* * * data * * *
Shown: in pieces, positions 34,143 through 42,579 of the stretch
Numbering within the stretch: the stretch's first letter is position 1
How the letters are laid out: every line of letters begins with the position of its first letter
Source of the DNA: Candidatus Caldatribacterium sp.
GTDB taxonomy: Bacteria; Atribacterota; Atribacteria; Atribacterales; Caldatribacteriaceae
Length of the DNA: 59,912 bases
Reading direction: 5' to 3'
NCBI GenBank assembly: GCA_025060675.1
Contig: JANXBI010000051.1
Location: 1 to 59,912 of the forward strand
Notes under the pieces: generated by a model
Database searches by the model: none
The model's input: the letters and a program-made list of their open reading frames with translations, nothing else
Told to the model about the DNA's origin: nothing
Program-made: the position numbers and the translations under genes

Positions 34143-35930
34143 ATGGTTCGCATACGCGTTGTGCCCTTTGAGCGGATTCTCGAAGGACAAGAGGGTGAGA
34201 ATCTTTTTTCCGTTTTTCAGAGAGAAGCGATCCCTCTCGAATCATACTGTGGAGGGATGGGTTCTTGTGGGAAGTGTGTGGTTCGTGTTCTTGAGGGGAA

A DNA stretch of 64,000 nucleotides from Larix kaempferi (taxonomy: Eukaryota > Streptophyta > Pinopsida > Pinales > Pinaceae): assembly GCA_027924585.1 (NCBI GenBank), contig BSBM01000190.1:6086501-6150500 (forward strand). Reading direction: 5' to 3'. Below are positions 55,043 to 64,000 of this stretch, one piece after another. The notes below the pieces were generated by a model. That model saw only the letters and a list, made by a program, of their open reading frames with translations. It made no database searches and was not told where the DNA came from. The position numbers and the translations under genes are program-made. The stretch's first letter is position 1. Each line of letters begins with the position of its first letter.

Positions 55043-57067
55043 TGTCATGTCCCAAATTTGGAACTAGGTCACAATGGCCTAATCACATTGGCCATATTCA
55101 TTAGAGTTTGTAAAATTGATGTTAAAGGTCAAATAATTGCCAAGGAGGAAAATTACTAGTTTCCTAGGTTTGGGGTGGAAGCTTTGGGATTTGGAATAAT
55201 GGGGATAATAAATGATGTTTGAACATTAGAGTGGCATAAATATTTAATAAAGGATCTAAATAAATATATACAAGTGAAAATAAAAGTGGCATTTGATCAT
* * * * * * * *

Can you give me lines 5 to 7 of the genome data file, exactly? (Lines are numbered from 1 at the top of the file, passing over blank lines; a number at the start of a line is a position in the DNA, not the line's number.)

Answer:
GTDB taxonomy: Bacteria; Atribacterota; Atribacteria; Atribacterales; Caldatribacteriaceae
Length of the DNA: 59,912 bases
Reading direction: 5' to 3'